Bernhard von Weyhe on doing PR for an intergovernmental organisation

ESA communication is special! Bernhard von Weyhe on doing PR for an intergovernmental organisation

Why and how did you join ESA?

European cooperation and successful integration have always been a key topic in my life. I believe that the space missions developed and operated by ESA are an excellent way to demonstrate the concrete success and usefulness of European cooperation. We can make Europe progress, increase scientific knowledge, provide high-tech applications and make our industry and researchers competitive on a global scale.

Originally, I am from "planet media", having worked for several years as a news journalist and media marketing professional - in the USA, in France and in Germany. In late 2002, I saw a really exciting job opening as "ESA Communication Officer" at ESOC/Darmstadt, applied, was interviewed by a standard interview board, and got the job. Since then, I have been working in the fascinating ESA PR, media and "institutional liaison" business.

What did you study and what did you have to learn on the job?

There are many ways to study to get ready for a job in international PR or Corporate Communications. I started by studying political sciences, intercultural communications and linguistics in Germany (Saarbrücken) and went on to the USA (Columbia-Missouri and Washington DC) to study journalism and American political sciences. In addition to my German M.A. degree (thesis: "European foreign and security policy"), I obtained a French post-grad degree (DEA) in European political sciences from IEP Strasbourg, with a special research project on government online communications.

With the above academic education and journalism and marketing background, I felt quite well-prepared for European PR. However, I was still a novice in space science affairs, of course, and in complex administrative mechanisms of an intergovernmental organisation like ESA. Over the years, I had to learn to be more patient and to allow that a news production cycle in governmental context, working with tax-payer money, can take a bit longer than in an external TV, web or radio newsroom.

What do you like about the working atmosphere within ESA?

I have always been a person driven by certain "values" and "ideals", in the very non-monetary sense. What boosts my motivation is to provide PR support to very devoted and talented technical colleagues who are driving ambitious space exploration or application projects. Also, as before in my life, I really enjoy the multicultural and multilinguistic environment of ESA, where you can often take major synergies out of the classical assets of Europe's big cultural basins such as "Latin creativity, flexibility and passion", "Germanic rigor and structure", "Anglo-Saxon professionalism, efficiency and business focus".

What is particularly interesting about your work? What are your current projects?

If you work in PR and Communications, it is very important that you can identify well with your topics. "Launching rockets with new satellites on top", "observing our home planet", "discovering traces of life on Mars", "sending European astronauts into space", "developing a new European navigation system" are all a true gold mine for PR! In this context, I have a large and varied number of projects to handle, such as media relations, visits to ESA's Operations centre, PR event preparations, web publications, presentations and briefings for ESA management, loads of daily coordination calls, emails, strategy issues and reporting.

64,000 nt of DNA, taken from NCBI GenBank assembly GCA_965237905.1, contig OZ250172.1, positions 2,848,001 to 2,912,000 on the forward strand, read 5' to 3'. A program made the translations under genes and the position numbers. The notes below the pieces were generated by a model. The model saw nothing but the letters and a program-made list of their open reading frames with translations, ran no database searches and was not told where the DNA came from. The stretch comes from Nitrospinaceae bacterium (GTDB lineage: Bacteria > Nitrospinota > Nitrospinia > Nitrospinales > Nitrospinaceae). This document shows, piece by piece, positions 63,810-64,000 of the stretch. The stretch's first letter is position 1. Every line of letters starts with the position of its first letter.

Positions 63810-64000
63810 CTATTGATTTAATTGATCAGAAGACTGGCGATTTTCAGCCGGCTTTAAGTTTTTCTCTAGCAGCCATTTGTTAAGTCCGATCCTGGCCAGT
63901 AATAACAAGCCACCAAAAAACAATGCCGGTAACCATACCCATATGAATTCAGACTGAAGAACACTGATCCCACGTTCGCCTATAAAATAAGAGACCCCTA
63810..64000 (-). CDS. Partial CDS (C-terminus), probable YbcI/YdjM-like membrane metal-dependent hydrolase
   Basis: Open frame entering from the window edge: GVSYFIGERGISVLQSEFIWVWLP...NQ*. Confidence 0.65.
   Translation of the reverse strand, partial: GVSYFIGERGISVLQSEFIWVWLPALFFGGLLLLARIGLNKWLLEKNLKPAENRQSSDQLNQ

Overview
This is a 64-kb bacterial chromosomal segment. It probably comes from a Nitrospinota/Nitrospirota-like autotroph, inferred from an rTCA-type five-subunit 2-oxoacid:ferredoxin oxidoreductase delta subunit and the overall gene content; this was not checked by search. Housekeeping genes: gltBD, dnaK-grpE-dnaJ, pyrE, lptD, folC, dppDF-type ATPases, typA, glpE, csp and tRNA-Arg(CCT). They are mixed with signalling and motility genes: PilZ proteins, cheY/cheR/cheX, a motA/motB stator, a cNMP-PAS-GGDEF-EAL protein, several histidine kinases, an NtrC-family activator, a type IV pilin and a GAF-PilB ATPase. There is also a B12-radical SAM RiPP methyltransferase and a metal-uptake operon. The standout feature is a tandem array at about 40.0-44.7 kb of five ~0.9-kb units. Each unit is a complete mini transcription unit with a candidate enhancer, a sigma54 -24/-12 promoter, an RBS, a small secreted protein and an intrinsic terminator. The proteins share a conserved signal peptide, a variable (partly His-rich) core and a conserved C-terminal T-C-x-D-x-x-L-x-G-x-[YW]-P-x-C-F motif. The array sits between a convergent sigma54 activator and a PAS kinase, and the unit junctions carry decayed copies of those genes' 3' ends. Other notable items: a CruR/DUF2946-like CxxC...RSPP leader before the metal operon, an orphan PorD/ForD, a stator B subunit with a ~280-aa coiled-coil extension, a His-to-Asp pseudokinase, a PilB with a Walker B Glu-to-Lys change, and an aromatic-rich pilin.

Do you have to travel much for your job?

Compared to some of my colleagues, my travel frequency is quite reasonable. I normally have about 1 business trip per month, to the greater region of Frankfurt, to Berlin, to Amsterdam/ESTEC or to Paris/HQ. So, it is also nice to be out of the office and the Centre once in a while.

How about your work-life balance? What are your hobbies and other (space-related?) activities?

When you really enjoy the job and have exciting projects to work on, you do not feel like always looking at your watch. However, regularly, I enjoy my various hobbies, 'outside ESA', such as sports (running, swimming, skiing, ball sports), cultural activities (theatre, music, exhibitions) or spending time with friends and family.

What recommendations can you give to students/young graduates if they are interested to work for ESA?

Here, I can only talk from the PR business perspective, which is certainly a minority in the overall ESA world. When you have a true passion for European or international high-tech projects and you like to deal with people of many different backgrounds, you have good chances to land in the ESA world. Of course, as a basis, you need to have a solid academic background and strong language skills that will help you to get around and to be able to interface with inspiring technical colleagues, who are often under tight deadline pressure and need the proper information straight to the point. After ten years in this amazing organisation, I can say that it is worth taking up this challenge!

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